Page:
I also think that this is a perfect demonstration of why translating each word is not enough to create a good translation.

April 28, 2010 Posted by | Bible versions, translation practice, translation theory | , , , , , , , , , , , , | 12 Comments

The Problem with Forever

Ancient Hebrew divided “forever” into two parts: forever in the past, and forever in the future. Hebrew used the preposition “from” (mi-) to indicate the former, and “to” (l’-) for the latter.

So Hebrew has three words. “Eternity” is olam. “From the beginning of time up to now” is mei-olam. And “from now to the end of time” is l’olam. Variations include ad olam (“until olam”) and la’ad, both of which mean the same thing as l’olam.

English has a convenient word “forever” that encompasses all time, but we don’t have the equivalent of l’olam or mei’olam. This creates a translation challenge when those two Hebrew words are juxtaposed as a poetic way of indicating “all of eternity.”

One example out of a great many comes from Psalm 90 (which recently popped up here and here). The end of verse 2 in Hebrew reads, “and mei-olam [eternity up to now] ad olam [eternity starting now] you are God.” The point is fairly simple: “You have always been God and you will always be God.”

But the KJV offers the barely coherent, “from everlasting to everlasting.” Here I have to wonder if the translators were even aware of the role that “from,” “to,” and “everlasting” played in Hebrew.

More surprisingly, modern translations generally keep this odd phrasing. The NRSV, NIV, and ESV mimic the KJV here. The NAB offers the equally odd “from eternity to eternity.”

The NLT (which I generally don’t like because of its inaccuracies) has an interesting solution: “you are God, without beginning or end.” I still don’t think the NLT’s translation here is accurate, but it’s certainly better than the others, in that at least it expresses the correct general thought.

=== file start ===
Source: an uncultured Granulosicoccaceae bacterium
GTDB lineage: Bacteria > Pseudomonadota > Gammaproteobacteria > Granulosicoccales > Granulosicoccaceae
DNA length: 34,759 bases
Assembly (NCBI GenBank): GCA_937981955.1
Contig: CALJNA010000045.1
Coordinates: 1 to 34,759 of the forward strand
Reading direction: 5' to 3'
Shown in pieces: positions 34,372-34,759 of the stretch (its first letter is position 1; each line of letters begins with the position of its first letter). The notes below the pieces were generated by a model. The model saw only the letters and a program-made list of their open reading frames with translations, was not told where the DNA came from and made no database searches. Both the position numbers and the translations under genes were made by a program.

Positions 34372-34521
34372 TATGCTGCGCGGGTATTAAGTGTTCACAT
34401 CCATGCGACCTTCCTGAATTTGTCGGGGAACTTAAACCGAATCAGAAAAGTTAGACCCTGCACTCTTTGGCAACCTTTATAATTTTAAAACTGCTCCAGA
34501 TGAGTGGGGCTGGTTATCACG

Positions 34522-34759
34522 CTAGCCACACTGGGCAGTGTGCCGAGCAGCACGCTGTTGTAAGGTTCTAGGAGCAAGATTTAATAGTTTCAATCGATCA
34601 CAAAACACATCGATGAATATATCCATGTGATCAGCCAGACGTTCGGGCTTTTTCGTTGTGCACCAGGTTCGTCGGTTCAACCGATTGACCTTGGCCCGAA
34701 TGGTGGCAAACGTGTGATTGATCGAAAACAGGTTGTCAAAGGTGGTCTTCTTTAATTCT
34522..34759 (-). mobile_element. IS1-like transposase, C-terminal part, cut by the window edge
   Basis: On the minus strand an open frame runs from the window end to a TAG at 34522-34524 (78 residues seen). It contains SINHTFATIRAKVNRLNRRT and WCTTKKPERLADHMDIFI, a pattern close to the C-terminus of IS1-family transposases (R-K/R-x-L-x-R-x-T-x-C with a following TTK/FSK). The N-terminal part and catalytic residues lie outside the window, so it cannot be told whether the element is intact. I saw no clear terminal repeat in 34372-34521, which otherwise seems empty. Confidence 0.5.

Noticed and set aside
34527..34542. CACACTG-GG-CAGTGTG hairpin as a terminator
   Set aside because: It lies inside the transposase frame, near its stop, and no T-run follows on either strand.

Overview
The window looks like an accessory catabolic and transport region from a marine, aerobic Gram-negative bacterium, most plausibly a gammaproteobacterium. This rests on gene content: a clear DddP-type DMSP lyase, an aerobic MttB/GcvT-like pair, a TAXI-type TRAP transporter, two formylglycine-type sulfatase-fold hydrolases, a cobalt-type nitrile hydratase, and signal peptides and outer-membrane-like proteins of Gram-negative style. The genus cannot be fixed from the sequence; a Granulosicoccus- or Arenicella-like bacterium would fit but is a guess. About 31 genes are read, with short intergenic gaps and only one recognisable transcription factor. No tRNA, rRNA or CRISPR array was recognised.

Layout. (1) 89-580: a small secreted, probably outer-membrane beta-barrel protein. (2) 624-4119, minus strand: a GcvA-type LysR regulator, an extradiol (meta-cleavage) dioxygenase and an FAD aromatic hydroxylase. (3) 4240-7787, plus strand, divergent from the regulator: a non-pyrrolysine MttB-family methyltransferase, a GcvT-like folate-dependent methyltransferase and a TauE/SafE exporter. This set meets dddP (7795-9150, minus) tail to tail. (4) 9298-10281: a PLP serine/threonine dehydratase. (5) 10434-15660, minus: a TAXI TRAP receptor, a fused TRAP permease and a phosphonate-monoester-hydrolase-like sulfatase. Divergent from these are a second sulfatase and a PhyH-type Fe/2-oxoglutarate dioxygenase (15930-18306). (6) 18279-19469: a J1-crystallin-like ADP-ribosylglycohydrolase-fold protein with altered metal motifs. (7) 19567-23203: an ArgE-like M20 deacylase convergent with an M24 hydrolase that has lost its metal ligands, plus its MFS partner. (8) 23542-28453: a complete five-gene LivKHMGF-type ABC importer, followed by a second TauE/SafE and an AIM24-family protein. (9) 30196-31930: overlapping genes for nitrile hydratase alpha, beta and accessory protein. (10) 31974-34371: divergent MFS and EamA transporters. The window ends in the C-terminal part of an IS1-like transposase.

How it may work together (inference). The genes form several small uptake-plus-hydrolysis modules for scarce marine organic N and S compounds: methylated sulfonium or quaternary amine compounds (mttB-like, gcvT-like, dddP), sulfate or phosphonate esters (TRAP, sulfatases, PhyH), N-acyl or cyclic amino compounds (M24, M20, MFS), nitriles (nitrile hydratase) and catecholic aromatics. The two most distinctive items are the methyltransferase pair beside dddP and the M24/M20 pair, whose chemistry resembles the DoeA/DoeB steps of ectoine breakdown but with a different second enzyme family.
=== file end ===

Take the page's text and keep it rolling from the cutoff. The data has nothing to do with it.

The Message (which I usually find to be even less accurate than the NLT) also has an interesting option: “from ‘once upon a time’ to ‘kingdom come’ — you are God.” The story-like “once upon a time” and the theologically-laden “kingdom come” grate on my ear, but at least the English means something akin to the point of the Hebrew.

I think this is a perfect demonstration of what I called slavery to parts of speech. In this case, I think the two prepositional phrases “from everlasting” and “to everlasting” should be translated as past-tense and future-tense verbs, respectively.

So: “you always were and always will be God.”

April 23, 2010 Posted by | Bible versions, translation practice, translation theory | , , , , , , , , , , , , , | 4 Comments

Top Translation Traps: Missing the Point

[Between six appearances in four cities and then having to buy a new car, I haven’t been in front of a computer in nearly two weeks. So I’m playing catch-up, starting with a much-delayed installment of “translation traps.”]

Following up on some thoughts about myopic translations, here’s one way in particular that a translation can focus too closely on the words and not closely enough on the text.

This is a typical translation of a (Modern) Hebrew text into English:

Rain was falling, it was cold and wet. We sat at home, we looked out toward the street.
I sat with Tali. It was very cold. I said, “What a shame. We can’t do anything.”
[I’m] not allowed to go out and play ball. It’s just cold and wet and [I’m] not allowed. [I’m] not allowed.”
We kept sitting. Just, just, just, just [sitting]. It was the most boring [thing] in the world.
And then something moved. Bump. Wow, what a bump. We were so shocked.
We looked, and then he made his way in. We looked, and we saw, a mischievous cat.

For reference, here’s the original Hebrew, with word-for-word translations:

geshem
rain
yarad
fell
haya
it-was
kar
cold
v’ratov.
and-wet.
yashavnu
we-sat
babayit,
in-the-house
hibatnu
we-looked